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The best photojournalists ‘look at things from a fresh perspective’

You’ve heard the saying probably more than you realize: “A picture is worth a thousand words.”

It’s true – especially in a news story.

When people remember a story for words, it’s often because the words are wrong. Take the infamous headline, “Dewey Defeats Truman” for example.  Those words aren’t remembered because of a remarkable defeat being written down in history; they’re remembered for being inaccurate.

When pictures are remembered, it’s because of the impact they have on readers. When readers saw pictures from the Boston Marathon bombings, they were affected because the images said more than any story could have. When big things happen, the impact is shown by pictures.

Matt Miller and/or Omaha World-Herald

Matt Miller, Omaha World-Herald

 Matt Miller, a photographer for the Omaha World-Herald, said that in photography, you have to “take the reader where they can’t go.” In 2007, Miller was covering Husker football at the Kansas Jayhawk’s Memorial Stadium. Because the Huskers were losing badly, Miller decided he wanted to look for something else to photograph instead of another Jayhawk touchdown. What he found ( the picture at left) was by far more interesting than what most photographers were capturing on the field.  And it showed the essence of what had happened at the game.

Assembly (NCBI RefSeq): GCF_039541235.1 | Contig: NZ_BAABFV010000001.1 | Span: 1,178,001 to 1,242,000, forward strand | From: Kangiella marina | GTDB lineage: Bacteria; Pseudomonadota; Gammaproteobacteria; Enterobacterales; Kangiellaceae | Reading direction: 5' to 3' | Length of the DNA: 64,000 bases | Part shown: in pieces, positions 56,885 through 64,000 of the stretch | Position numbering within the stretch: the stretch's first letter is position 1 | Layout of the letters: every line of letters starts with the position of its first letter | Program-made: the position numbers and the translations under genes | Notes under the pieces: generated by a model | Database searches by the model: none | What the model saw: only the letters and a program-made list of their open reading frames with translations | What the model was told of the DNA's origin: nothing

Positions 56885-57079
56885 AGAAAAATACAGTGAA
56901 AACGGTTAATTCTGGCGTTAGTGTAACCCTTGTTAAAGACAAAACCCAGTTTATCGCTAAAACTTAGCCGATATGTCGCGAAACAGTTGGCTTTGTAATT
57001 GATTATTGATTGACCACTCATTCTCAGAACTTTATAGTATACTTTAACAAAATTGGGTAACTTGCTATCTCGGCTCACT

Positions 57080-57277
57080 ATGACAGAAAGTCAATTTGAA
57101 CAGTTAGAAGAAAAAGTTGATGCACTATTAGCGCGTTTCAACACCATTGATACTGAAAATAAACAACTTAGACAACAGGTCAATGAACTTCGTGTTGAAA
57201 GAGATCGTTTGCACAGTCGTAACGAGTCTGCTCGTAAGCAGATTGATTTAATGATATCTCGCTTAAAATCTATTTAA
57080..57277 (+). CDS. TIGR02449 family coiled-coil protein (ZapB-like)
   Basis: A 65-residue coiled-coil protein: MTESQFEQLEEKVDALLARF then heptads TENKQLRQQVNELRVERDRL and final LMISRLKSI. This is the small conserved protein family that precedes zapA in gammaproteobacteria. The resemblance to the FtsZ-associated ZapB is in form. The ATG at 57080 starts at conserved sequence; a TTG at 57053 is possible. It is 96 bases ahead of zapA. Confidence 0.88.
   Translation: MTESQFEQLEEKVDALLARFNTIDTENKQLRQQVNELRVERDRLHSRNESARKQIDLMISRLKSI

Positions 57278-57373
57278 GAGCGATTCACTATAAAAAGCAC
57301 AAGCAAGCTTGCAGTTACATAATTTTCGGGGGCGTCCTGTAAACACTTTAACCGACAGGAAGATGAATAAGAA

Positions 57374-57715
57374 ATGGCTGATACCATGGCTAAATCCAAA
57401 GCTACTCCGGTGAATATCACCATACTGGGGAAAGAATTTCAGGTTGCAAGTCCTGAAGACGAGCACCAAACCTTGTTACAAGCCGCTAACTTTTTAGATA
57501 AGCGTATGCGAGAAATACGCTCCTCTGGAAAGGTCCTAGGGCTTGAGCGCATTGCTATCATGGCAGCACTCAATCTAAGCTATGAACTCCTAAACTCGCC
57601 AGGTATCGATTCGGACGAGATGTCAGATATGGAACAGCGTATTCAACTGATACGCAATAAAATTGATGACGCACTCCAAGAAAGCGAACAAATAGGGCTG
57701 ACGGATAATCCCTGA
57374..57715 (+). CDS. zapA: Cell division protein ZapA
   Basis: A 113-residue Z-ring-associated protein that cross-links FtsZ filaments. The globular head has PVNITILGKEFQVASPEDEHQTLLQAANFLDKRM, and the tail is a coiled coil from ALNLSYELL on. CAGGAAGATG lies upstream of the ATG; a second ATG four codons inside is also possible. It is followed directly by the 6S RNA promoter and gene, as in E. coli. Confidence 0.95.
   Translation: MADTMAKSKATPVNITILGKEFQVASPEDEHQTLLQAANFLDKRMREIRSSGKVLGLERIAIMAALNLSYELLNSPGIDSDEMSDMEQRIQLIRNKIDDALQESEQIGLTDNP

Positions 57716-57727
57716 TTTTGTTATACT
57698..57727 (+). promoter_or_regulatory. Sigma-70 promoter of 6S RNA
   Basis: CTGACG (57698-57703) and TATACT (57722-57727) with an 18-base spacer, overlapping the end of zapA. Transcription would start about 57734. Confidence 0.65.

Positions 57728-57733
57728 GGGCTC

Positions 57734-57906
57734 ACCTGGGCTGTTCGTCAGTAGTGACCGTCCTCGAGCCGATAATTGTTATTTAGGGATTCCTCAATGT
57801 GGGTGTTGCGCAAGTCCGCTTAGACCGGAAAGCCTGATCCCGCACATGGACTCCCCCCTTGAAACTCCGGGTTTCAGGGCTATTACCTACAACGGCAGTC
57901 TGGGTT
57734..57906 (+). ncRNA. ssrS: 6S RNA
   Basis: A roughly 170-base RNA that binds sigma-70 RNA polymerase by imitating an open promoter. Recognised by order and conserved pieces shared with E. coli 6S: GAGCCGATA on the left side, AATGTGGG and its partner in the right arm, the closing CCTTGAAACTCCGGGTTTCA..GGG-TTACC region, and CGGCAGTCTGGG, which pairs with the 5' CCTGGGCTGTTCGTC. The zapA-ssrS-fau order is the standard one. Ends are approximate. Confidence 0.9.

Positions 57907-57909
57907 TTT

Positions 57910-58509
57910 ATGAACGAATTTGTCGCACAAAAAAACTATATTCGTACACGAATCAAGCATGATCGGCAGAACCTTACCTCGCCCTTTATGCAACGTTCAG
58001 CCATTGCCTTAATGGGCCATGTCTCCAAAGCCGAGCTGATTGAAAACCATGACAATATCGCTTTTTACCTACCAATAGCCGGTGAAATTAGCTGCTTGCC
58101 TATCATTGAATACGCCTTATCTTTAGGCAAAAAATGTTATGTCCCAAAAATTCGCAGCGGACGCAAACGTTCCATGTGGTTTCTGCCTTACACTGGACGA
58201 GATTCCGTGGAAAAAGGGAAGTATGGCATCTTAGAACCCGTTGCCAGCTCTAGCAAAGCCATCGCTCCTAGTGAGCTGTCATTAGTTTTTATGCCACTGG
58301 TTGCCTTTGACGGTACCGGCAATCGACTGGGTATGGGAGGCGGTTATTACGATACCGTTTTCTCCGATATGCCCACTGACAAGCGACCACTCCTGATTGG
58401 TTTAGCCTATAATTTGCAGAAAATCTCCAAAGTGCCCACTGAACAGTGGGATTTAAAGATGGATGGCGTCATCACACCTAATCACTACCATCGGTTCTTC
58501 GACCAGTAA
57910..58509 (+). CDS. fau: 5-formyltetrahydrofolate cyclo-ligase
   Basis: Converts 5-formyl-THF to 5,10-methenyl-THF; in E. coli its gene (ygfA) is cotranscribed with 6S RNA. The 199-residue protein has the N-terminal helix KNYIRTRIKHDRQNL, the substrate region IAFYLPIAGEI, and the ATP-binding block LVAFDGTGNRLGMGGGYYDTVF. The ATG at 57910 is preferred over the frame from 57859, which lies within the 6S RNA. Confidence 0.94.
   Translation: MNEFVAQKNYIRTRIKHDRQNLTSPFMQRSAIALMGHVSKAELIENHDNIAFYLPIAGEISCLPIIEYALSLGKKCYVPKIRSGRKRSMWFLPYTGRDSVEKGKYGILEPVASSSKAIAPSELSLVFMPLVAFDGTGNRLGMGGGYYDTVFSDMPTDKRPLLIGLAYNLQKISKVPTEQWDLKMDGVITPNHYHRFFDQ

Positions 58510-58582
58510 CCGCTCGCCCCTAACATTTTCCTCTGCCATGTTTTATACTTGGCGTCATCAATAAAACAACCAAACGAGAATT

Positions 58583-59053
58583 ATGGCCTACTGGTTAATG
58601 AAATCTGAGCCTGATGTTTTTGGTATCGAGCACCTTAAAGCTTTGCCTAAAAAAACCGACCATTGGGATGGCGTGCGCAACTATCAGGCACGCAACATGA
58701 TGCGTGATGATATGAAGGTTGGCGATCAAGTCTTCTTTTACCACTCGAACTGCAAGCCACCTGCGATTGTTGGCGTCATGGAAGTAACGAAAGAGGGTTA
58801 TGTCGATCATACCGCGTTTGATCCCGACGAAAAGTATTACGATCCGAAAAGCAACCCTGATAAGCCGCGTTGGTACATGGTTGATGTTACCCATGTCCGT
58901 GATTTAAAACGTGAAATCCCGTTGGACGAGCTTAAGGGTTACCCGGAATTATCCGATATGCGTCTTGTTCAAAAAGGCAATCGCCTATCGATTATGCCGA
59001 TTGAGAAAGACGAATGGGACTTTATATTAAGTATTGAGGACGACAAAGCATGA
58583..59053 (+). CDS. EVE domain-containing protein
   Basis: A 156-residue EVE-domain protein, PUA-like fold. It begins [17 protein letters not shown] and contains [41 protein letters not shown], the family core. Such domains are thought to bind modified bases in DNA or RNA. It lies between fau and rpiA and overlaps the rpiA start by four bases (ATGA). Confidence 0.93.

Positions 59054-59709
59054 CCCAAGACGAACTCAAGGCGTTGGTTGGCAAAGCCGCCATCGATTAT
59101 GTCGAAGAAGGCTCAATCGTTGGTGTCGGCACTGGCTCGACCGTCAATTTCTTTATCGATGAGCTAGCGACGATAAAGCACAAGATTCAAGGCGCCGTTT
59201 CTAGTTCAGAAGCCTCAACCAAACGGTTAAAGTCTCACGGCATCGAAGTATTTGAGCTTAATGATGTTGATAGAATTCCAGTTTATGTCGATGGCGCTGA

“Don’t stand with everyone else,” Miller said. “Look at things from a fresh perspective.”

Miller said it’s especially important to abide by those rules when you’re in charge of a beat. Whether you cover Husker football or are a courts reporter, you should always put yourself in a position of the reader.

_Julia Jackson

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  1. November 19, 2014 at 8:32 pm

    I like this story. I took a photojournalism class and for a week I had to take photos lying on my stomach and standing on an object to get a different perspective. Readers expect photos.
    When you give them something they don’t expect it becomes art.

  2. emkime
    November 24, 2014 at 6:28 pm

    I like what your source had to say about taking the “reader where they can’t go.” I think that’s important for all photographers to remember, but especially photojournalists. Nice story!

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